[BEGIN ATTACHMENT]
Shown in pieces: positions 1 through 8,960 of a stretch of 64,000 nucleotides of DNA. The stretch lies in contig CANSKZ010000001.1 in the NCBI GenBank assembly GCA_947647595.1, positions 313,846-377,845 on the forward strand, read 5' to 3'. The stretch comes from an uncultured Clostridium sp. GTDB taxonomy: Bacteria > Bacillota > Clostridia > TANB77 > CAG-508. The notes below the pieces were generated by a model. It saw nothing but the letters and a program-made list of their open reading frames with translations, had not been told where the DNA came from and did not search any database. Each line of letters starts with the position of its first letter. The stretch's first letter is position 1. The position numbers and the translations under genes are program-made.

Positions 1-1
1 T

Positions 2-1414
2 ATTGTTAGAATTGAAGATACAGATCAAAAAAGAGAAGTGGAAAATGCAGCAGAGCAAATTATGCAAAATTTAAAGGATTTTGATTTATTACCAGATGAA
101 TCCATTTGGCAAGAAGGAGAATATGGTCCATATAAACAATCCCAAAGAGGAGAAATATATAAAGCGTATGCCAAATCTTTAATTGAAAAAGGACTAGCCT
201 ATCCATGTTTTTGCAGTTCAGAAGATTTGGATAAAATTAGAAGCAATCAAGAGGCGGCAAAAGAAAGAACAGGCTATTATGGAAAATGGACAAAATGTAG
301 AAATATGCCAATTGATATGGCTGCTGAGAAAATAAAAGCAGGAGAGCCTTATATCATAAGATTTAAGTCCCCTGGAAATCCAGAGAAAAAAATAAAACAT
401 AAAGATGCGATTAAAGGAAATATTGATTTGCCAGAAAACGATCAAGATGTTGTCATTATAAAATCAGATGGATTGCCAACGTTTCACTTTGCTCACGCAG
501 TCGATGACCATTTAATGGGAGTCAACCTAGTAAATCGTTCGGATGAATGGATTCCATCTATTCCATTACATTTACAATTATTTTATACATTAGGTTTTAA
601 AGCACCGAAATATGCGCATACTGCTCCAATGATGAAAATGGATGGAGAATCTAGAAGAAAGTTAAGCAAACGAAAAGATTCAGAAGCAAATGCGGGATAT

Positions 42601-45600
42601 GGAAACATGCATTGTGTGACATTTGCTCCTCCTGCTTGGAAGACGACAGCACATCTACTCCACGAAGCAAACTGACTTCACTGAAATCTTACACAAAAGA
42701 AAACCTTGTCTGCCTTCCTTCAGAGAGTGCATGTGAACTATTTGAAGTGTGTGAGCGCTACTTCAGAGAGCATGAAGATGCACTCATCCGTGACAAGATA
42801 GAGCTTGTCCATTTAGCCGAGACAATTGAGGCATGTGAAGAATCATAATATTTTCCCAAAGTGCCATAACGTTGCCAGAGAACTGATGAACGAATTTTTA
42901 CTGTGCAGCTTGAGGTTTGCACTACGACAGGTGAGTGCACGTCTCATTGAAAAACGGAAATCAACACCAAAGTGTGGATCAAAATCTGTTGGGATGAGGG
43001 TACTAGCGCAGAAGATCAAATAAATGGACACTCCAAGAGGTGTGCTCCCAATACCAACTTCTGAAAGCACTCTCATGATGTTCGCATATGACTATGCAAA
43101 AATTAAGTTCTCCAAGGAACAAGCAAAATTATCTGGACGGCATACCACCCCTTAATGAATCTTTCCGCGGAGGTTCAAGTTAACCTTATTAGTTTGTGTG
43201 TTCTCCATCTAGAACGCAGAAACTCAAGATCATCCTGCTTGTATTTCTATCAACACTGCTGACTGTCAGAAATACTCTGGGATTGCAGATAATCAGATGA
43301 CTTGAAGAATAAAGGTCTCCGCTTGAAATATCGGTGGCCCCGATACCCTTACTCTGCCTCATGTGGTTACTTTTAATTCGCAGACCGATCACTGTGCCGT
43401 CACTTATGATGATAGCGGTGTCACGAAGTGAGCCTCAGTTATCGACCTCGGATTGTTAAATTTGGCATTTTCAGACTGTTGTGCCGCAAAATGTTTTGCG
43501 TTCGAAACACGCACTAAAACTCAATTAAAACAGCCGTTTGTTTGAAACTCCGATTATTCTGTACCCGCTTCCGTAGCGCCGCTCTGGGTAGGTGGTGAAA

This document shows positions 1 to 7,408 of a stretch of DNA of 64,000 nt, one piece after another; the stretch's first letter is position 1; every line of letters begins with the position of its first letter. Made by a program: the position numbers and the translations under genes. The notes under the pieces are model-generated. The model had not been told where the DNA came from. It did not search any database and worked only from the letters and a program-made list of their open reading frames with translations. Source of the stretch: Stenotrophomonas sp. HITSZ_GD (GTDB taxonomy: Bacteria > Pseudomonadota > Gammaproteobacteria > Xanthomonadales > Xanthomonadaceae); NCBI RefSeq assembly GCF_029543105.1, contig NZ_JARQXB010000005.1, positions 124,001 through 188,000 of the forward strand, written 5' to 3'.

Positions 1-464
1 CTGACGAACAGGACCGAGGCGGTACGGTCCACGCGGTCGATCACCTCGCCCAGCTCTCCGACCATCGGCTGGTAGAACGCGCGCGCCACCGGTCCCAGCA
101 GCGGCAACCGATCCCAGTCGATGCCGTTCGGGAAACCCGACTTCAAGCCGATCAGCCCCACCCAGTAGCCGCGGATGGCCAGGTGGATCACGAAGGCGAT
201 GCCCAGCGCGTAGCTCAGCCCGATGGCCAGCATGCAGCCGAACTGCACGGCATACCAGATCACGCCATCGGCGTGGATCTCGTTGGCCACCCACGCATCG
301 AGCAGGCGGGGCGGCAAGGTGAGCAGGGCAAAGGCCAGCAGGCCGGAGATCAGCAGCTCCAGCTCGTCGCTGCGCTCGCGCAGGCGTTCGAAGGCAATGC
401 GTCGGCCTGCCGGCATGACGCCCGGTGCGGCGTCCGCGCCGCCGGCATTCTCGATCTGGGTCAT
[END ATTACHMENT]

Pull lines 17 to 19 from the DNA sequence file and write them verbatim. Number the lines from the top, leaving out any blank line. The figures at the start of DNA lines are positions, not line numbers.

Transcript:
43001 TACTAGCGCAGAAGATCAAATAAATGGACACTCCAAGAGGTGTGCTCCCAATACCAACTTCTGAAAGCACTCTCATGATGTTCGCATATGACTATGCAAA
43101 AATTAAGTTCTCCAAGGAACAAGCAAAATTATCTGGACGGCATACCACCCCTTAATGAATCTTTCCGCGGAGGTTCAAGTTAACCTTATTAGTTTGTGTG
43201 TTCTCCATCTAGAACGCAGAAACTCAAGATCATCCTGCTTGTATTTCTATCAACACTGCTGACTGTCAGAAATACTCTGGGATTGCAGATAATCAGATGA